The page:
Sullivan opened his letter by appealing to concerns Mayor Sanders had voiced in his January 12 "State of the City" address. "You said," wrote Sullivan, "that too often 'important problems were swept under the rug by city leaders. As best as I can tell the operating philosophy around City Hall involved one of these three words: delay, deny or deceive.' " Sullivan argued that the problems at the police department went far beyond his own case. "It is an issue of public safety," he wrote, if the police department makes a habit of advancing less-qualified personnel over the more qualified.

Sullivan went on to elaborate his situation to the mayor. In November 2002, he said, the San Diego Police Officers Association (the police union) had chosen him and several other officers with similar histories to participate in a lawsuit to make the promotional process fairer. At the time of filing, charged the lawsuit, "The promotion decisions are routinely based on a myriad of improper considerations, including personal whims, animus, relationships to candidates, group affiliations, and worse, the candidates' race, sex, color, ethnicity, age, and national origin." In May 2004, the association and police department settled the lawsuit by establishing a new merit-based promotional process.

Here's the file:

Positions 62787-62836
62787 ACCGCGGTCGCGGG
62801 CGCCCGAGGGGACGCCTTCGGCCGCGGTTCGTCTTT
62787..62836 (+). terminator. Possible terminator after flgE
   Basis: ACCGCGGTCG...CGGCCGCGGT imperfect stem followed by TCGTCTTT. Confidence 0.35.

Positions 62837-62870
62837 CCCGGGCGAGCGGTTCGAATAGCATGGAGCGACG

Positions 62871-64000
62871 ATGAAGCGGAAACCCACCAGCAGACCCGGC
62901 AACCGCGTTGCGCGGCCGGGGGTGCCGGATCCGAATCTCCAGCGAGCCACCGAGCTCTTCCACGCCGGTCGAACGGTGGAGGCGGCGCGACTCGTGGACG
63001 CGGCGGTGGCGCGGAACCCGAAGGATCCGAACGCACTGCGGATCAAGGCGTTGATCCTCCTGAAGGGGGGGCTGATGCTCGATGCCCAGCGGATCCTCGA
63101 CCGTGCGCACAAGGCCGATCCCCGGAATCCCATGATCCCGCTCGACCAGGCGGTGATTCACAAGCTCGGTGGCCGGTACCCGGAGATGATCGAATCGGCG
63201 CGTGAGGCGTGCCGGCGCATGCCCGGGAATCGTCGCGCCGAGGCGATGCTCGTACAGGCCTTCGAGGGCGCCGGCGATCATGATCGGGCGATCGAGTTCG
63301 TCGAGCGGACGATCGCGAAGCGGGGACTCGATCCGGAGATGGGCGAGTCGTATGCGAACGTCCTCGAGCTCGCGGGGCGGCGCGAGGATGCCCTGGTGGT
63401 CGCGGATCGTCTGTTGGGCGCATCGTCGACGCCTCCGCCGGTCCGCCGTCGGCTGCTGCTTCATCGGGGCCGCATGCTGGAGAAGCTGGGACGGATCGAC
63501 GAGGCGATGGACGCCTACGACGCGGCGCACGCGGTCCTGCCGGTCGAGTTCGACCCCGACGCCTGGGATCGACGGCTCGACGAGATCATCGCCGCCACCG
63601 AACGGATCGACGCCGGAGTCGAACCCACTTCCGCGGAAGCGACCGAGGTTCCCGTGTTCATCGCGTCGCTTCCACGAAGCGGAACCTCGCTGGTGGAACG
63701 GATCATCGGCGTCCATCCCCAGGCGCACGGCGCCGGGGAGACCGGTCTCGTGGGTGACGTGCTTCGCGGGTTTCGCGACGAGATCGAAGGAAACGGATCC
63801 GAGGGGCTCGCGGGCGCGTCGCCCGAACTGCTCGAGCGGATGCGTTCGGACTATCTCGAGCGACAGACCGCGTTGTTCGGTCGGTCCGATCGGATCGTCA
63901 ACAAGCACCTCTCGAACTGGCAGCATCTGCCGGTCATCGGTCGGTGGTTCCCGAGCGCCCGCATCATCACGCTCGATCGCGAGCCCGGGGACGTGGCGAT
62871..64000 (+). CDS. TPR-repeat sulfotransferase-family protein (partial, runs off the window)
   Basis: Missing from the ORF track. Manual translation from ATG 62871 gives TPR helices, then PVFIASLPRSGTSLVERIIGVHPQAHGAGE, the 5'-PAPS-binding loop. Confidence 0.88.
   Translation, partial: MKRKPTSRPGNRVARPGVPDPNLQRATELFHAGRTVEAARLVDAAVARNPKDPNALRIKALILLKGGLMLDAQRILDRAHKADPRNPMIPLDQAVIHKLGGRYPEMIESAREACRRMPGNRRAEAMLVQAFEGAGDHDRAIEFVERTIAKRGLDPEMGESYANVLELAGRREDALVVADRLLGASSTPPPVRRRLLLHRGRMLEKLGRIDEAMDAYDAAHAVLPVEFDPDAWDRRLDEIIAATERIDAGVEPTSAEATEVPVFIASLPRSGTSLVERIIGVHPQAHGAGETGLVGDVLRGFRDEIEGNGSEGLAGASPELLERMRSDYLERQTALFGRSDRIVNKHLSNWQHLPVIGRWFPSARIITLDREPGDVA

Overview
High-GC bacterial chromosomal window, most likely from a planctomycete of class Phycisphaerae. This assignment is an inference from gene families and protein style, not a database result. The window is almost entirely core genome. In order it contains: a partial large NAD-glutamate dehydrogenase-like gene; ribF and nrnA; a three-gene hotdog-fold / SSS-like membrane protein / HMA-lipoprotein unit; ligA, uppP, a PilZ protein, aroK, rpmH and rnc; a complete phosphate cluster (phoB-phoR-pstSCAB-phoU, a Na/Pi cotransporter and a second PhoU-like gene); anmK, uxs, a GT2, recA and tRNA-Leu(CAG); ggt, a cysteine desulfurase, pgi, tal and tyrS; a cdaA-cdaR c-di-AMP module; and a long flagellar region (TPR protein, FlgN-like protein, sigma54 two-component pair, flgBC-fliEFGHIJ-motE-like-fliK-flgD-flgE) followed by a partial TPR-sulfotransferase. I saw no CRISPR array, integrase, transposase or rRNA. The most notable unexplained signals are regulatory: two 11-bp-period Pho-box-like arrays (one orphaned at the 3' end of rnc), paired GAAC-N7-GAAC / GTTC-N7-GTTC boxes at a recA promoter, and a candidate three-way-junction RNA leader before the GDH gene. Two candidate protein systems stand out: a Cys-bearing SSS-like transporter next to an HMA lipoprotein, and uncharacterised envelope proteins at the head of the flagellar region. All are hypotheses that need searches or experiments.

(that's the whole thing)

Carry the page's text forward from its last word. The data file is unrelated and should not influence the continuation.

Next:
Chief Lansdowne announced his selections for promotion two months later. Wrote Sullivan, "I truly believed that I was passed over...in retaliation for participating in the lawsuit. On July 20, 2004, I made a formal request through the Chief's office for an administrative appeal for denial of promotion on factors other than merit."